Drawn Butter is sometimes used instead of scrunchions. Drawn butter in this instance is a mixture of melted butter and chopped onions that is thickened by flour in a saucepan then served hot over the fish and hard bread. (Wikipedia)
- 4 cakes hard bread (broken in pieces)
- 1 lb salt cod (pieces or boned)
- 6 slices salt pork (3”L x ¼ “ thick)
- 1 med onion, chopped
In two separate containers, soak salt fish and hard bread in cold water for approx 6-8 hours or overnight. In the morning drain and replace both with cold water.
For the fish; bring to a slow boil and let simmer for approx 20 minutes. Remove from heat and drain. Skin, bone and flake fish – set-aside.
For the hard bread; in a saucepan, place hard bread and cover with enough water. Bring to a slow boil and simmer for approx 5 minutes. Remove from heat and drain. Squeeze out excess water from the hard bread and mix in flaked fish. Blend well.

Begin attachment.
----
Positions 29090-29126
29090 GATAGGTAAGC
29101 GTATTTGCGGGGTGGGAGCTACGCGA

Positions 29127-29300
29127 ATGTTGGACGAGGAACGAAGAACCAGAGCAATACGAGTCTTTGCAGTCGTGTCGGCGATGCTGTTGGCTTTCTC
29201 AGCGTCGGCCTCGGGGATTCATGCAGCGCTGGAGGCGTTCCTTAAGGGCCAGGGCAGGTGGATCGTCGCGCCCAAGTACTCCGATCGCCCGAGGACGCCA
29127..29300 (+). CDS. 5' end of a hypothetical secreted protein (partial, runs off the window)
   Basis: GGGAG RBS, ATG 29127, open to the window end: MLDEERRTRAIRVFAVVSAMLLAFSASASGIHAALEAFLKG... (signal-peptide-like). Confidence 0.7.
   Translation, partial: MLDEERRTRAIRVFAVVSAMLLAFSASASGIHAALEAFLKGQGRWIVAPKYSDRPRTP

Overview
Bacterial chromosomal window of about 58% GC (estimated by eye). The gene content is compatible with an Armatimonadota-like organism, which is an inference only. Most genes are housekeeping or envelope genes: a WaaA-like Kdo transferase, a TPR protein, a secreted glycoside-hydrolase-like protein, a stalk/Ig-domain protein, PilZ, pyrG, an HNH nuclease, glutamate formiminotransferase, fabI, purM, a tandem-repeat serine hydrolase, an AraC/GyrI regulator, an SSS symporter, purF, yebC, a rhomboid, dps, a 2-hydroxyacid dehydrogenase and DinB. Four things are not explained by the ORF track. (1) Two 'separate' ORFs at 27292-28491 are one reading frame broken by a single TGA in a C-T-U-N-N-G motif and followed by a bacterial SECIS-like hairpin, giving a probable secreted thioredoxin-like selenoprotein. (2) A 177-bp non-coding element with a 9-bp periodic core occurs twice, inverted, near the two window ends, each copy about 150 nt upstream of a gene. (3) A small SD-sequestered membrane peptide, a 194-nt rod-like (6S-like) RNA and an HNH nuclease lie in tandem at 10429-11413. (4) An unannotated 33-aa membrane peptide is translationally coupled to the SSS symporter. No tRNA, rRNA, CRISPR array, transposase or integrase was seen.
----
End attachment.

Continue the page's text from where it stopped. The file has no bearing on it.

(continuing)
In a skillet, low heat, fry salt pork until all fat is extracted. Remove rendered pork. Add onions and cook until golden brown. Spoon fat and onions over fish and brewis. Garnish with scrunchions (rendered salt pork). This meal is excellent with a cup of good steeped tea and fresh homemade bread with molasses. Some Shockin’ Good, tell your mother…..
- Drawn butter (see Sauces) can be used instead of scrunchions and onions
- Onion gives a more favorable taste to pork fat
tuckered out – tired